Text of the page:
Netanyahu’s Speeches a Travesty

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I took the opportunity of watching both of Israeli Prime Minister Benjamin Netanyahu’s U.S. speeches this week – in front of over 16,000 attendees at AIPAC (American Israeli Public Affairs Committee) and at a joint session of the Congress – and I followed the process and developing controversy from the time Speaker of the House of Representatives, John Boehner, first announced that he had extended and the Prime Minister had accepted his invitation to present.
During both speaking venues, with all his praise at the beginning of his speeches for President Obama and his support for the state of Israel and the safety and prosperity of the Israeli people, the clear subtext was to plant distrust of the President’s negotiating abilities with Iran specifically, and to call into serious question his foreign policy initiatives more generally.
Benjamin Netanyahu gave no real alternatives to Obama’s negotiated settlement – even in advance of all the terms coming out — other than war. To remain in power, Netanyahu has to talk tough, to exert his brand of hypermasculine bravado like every other warlord going back through time.

A cartoon showing John Boehner whispering in Benjamin Netanyahu's ear.

Prime Minister Netanyahu’s speech was a wash from the outset— even in his invitation, Speaker John Boehner inserted himself directly into the upcoming Israeli elections on Netanyahu’s behalf. Credit: CreativeCommons / DonkeyHotey.

What was true from ancient times remains true today, from the ancient Persians, Assyrians, Canaanites, Greeks, Romans, Babylonians, Celts, Scandinavians, Christian Crusaders, Islamic Jihadists, Fascists, Nazis, nationalists and neo-nationalists of every stripe — Warlords don’t have use for peace because peace doesn’t have use for warlords.
President Obama, on the other hand, doesn’t view the world in strict binaries – good/evil, black/white, us/them, all/nothing – but understands nuance and shades. He doesn’t have to prove himself by exerting a form of destructive hypermasculinity. He knows who he is, and he has no need for playing damaging gendered competitions.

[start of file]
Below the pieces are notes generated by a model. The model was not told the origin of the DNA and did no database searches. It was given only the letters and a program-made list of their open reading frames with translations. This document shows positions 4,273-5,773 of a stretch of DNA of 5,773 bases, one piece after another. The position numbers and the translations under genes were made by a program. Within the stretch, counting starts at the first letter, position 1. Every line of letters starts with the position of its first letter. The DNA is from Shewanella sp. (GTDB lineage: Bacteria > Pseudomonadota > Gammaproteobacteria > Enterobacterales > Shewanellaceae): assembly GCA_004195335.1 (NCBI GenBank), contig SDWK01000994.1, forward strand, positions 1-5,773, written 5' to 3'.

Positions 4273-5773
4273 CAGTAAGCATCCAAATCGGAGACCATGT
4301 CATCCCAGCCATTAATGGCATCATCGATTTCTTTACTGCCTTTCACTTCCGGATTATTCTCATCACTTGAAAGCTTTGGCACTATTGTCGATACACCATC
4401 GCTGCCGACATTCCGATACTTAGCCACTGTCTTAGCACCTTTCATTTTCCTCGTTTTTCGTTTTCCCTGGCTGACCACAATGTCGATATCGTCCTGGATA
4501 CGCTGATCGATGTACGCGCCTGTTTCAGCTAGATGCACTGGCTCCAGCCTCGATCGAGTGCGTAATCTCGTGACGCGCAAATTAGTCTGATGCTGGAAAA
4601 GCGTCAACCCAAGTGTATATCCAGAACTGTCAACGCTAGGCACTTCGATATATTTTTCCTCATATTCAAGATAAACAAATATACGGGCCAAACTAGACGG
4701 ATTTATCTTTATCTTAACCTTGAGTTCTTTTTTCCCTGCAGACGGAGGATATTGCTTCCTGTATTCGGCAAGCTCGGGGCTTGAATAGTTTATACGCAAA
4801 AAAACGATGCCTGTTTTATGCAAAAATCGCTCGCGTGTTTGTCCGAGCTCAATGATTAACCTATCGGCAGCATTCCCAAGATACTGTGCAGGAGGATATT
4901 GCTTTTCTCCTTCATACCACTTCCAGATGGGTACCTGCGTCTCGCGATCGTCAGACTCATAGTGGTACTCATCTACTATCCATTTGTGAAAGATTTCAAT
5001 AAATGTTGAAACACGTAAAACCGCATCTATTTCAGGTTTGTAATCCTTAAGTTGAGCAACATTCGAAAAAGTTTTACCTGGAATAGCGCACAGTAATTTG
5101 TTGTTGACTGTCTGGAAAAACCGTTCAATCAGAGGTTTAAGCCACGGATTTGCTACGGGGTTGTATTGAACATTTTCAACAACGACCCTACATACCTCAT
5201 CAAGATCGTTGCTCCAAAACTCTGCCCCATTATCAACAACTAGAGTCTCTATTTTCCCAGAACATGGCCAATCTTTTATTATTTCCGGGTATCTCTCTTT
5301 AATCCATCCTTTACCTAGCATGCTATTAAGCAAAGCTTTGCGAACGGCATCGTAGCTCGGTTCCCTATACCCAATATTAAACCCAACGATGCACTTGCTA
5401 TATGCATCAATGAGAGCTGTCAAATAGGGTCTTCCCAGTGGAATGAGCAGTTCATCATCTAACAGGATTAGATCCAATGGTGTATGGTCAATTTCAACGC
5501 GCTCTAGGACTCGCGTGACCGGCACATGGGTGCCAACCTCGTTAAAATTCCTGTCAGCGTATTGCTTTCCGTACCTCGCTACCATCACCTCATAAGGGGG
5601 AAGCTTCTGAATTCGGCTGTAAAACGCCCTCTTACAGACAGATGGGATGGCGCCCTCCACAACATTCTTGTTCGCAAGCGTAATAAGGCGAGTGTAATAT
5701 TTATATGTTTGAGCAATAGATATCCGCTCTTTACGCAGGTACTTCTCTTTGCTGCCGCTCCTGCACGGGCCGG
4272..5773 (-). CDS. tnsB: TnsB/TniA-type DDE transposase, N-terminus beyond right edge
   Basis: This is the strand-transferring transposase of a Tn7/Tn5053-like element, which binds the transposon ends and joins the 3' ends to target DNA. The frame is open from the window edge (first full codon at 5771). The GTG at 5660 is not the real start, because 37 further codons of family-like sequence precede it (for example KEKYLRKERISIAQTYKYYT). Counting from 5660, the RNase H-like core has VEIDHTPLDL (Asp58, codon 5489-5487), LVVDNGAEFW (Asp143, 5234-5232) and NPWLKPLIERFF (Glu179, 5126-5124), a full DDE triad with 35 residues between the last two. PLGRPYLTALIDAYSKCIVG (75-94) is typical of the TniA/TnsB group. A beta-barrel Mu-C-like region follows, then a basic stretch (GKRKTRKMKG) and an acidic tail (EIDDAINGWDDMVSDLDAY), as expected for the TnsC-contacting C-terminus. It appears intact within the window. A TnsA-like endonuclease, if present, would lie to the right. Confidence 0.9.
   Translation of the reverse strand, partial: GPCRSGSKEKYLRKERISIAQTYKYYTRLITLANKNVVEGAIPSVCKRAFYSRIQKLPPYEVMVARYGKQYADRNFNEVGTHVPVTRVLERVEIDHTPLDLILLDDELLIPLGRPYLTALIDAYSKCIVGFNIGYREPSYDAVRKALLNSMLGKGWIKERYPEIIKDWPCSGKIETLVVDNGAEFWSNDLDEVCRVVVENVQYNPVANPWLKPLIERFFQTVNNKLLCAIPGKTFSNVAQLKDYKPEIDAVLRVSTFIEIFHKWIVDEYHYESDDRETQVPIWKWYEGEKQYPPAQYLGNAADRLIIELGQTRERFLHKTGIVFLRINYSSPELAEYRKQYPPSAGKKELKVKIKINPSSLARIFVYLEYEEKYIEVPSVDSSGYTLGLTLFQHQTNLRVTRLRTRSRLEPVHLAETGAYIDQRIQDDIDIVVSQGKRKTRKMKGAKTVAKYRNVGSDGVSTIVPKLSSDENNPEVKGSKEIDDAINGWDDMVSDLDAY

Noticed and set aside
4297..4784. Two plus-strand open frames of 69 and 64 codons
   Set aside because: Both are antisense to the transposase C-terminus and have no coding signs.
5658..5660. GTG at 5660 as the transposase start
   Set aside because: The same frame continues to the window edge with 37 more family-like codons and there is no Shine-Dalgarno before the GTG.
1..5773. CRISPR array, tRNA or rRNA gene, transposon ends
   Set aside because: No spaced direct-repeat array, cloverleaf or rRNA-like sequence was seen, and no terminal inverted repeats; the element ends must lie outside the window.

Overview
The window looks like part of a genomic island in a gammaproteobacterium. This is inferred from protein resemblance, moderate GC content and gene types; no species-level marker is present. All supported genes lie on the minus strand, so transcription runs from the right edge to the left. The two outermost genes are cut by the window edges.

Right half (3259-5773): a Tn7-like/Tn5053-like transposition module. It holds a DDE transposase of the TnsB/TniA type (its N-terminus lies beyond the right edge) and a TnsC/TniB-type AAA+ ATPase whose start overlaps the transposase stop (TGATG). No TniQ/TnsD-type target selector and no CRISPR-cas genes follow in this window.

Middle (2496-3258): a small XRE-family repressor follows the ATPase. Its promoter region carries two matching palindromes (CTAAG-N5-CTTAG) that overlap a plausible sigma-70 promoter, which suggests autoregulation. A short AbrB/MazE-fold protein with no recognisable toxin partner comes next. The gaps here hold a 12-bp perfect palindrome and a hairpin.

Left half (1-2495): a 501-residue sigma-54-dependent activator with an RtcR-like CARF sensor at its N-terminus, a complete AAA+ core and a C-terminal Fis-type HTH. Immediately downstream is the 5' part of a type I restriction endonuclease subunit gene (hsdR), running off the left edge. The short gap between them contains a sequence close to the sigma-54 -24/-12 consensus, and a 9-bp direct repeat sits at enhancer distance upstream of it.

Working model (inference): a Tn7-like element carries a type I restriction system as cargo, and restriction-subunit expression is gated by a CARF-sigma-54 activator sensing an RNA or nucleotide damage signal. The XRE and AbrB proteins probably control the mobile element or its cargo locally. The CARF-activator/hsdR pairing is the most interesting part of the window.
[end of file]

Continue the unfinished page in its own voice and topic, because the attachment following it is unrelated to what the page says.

Netanyahu’s speech, its timing, and the process by which it came about was a travesty from the outset: from the purely political manner by which the Republicans, specifically Speaker Boehner, broke with protocol in his attempts to embarrass and discredit the President by inviting the Prime Minister to present what amounted to his delayed counter-response to Obama’s recent optimistic and forward thinking State of the Union Address to Congress.  In his invitation to the Prime Minister, in what turned out to be a pep rally for the Republican Party, Boehner inserted himself directly into the upcoming Israeli elections on Netanyahu’s behalf.
Before coming to the U.S., Netanyahu asserted that when delivering his speech to Congress, he would be speaking for all Jews. Well, Mr. Prime Minister, I need you to know that you certainly do not speak for me, a proud life-long Jew.
While Netanyahu positioned the Iranian Ayatollah as the modern-day evil Persian vizier Haman under King Ahasuerus on the eve of the Jewish holiday, Purim, I would tell Mr. Netanyahu that he certainly is no Queen Esther.
Mr. Netanyahu, this is not 1938, and the President of the United States is not English Prime Minister Neville Chamberlain. Obama is certainly under no illusions with whom he is dealing. He is not as naïve and untested as you imagine. Any negotiated settlement he may arrive at will not include any clause making it irreversible. He will take no options off the table that will ultimately protect the security of Israel, the region, the United States, and the world community.
I ask you and others to follow the wise and poignant words of the late great John Lennon: “All we are saying, is give peace a chance.”

Dr. Warren J. Blumenfeld, is author of Warren’s Words: Smart Commentary on Social Justice (Purple Press), co-editor of Investigating Christian Privilege and Religious Oppression in the United States (Sense), Editor of Homophobia: How We All Pay the Price (Beacon), co-editor of Readings for Diversity and Social Justice (Routledge), and co-author of Looking at Gay and Lesbian Life (Beacon Press).